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What are working time regulations and how do they affect your business?

As an employer, you may be wondering what working time regulations involve. As an employee, you'll definitely want to know your rights in this respect. We answer all your questions in this quick, no-nonsense guide.

Working time regulations: overview

The Working Time Regulations Act is a law that was introduced to stop employees working more than 48-hours a week, on average, unless they choose to opt-out.

It’s also known as ‘working time regulations‘ or ‘working time directive‘.

This 48-hour limit is averaged out over a 17-week period. Therefore, you can work more than 48-hours one week as long as over a 17-week period, you average 48-hours a week.

If you’re under the age of 18, this limits you to working no more than 8-hours a day, or 40-hours in any one week. Your working hours cannot be averaged out.

What about working breaks?

There are three types of breaks that employees are entitled to: rest breaks during the working day, rest in between shifts, and weekly rest.

While at work

If you work more than 6 hours a day, you are entitled to one, uninterrupted, 20-minute rest break during your working day. For example, a tea break or a lunch break. This can either be paid or unpaid, depending on your contract.

Time between shifts

An employee should have a minimum of 11 hours of rest between their shifts. For example, if you finish work on Monday at 7pm, you shouldn’t start your next shift before 6am on Tuesday.

Weekly rest

Employees are entitled to:

  • an uninterrupted 24-hours without any work each week.
  • an uninterrupted 48-hours without any work each fortnight.

an exhausted construction worker

Annual leave entitlement

Employers must make sure their employees are able to take their minimum statutory annual leave entitlement under the working time regulations.

This amounts to 28 days’ paid annual leave per year (the equivalent to 5.6 weeks) for most workers who work a 5-day week. Bank holidays can be included as part of statutory annual leave.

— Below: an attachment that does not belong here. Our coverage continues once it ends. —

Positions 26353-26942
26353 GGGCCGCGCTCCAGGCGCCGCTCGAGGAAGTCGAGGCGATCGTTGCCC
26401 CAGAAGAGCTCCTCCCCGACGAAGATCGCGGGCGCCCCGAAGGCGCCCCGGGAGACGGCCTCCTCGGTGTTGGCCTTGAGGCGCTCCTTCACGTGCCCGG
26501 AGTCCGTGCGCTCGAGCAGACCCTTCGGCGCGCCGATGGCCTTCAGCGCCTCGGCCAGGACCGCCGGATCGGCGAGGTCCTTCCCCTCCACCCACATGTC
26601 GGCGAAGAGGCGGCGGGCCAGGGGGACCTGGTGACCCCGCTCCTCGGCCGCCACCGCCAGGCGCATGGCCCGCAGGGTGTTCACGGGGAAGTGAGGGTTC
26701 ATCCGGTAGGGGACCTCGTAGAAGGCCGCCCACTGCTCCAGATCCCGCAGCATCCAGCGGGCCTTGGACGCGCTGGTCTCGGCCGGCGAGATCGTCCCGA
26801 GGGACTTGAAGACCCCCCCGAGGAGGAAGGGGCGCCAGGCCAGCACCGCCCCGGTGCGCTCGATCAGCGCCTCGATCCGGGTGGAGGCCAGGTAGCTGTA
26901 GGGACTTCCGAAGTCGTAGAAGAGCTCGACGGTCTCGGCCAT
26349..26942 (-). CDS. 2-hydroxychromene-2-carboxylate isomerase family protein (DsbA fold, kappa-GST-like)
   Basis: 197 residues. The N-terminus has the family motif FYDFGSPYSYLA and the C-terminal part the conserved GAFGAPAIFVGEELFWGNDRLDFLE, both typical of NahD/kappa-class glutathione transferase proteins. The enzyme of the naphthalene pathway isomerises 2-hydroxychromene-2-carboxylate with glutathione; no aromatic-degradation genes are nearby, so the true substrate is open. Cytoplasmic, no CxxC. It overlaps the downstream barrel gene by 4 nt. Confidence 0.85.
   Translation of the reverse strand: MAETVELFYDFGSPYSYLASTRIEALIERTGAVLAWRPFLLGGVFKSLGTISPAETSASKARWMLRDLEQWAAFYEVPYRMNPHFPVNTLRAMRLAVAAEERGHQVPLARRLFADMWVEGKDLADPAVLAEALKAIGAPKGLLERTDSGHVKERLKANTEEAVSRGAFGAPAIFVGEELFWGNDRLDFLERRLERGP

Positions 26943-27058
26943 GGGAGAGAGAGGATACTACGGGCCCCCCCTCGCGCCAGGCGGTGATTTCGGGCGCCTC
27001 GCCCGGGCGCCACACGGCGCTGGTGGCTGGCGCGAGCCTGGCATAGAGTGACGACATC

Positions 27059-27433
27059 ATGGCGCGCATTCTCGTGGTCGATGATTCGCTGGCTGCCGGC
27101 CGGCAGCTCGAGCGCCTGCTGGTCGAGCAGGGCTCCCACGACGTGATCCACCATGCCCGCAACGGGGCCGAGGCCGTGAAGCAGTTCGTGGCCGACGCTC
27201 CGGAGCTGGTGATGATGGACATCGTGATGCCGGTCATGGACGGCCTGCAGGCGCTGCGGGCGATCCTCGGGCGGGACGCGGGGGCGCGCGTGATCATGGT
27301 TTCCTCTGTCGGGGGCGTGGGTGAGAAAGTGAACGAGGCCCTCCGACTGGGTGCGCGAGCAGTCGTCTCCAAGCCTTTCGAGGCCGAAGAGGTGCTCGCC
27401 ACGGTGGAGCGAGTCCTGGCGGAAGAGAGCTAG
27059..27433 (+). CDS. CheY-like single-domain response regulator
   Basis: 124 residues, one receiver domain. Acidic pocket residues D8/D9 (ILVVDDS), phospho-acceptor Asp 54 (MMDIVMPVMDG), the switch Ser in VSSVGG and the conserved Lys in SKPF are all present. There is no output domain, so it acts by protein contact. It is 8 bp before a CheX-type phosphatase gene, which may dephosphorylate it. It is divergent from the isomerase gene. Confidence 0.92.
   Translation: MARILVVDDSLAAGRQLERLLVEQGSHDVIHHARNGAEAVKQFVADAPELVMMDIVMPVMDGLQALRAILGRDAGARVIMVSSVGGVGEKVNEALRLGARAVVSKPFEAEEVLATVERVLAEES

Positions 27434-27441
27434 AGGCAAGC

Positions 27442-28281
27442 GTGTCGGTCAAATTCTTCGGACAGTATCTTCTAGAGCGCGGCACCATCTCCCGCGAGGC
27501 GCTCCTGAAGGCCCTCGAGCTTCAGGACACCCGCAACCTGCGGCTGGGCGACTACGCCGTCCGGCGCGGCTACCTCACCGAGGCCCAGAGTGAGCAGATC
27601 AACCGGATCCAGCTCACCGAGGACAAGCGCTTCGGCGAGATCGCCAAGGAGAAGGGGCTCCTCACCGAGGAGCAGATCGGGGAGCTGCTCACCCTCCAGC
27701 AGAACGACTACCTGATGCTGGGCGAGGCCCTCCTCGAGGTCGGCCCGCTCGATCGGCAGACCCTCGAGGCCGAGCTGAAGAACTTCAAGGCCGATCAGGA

You can find out more about annual leave requirements for part-time workers, people working irregular hours, and the rules around bank holidays, on the gov.uk site.

Opting out

It’s possible to opt-out of the regulations maximum hours per week if you wish to work more than 48-hours a week, on average, and you’re over 18.

  • This should be done voluntarily and in writing.
  • You can opt-out for a set time period, or indefinitely.
  • You can cancel your opt-out agreement by giving your employer notice.

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Employees’ responsibilities

If an employee has more than one job, their combined hours shouldn’t be more than 48-hours a week, on average.

It’s an employee’s responsibility to either reduce their hours to achieve this or sign an opt-out agreement.

Image of a weekly timesheet

Breaching the law

The working time regulations are law, therefore failing to comply is an offence.

Employers can be fined and face imprisonment for breaching them.

Working time regulations exemptions

There are some exemptions to working time regulations. Specifically, if you have to work more than 48-hours a week due to your line of work.

For example, if you work in the emergency services, in security, or in a role where you’re in control of your own hours.

For more useful advice, check out our post on hiring employees as a self-employed tradesperson.


Is it legal to work over 12 hours a day in the UK?

It is legal to work over 12 hours a day in the UK. However, workers have the right to 11 hours of rest between shifts.

How many hours should you have off after a night shift?

Night workers must not work more than an average of 8 hours in a 24-hour period. After a night shift, you should have at least 11 hours of rest.

What is Regulation 4 of the Working Time Regulations 1998?

Regulation 4 outlines an employer’s responsibility to take all reasonable steps to protect the health and safety of their workers. Namely, to ensure that the working time regulations are complied with.

How many hours can you work if you opt-out?

If you choose to opt-out of the working time regulations, you can work more than 48-hours a week, on average.

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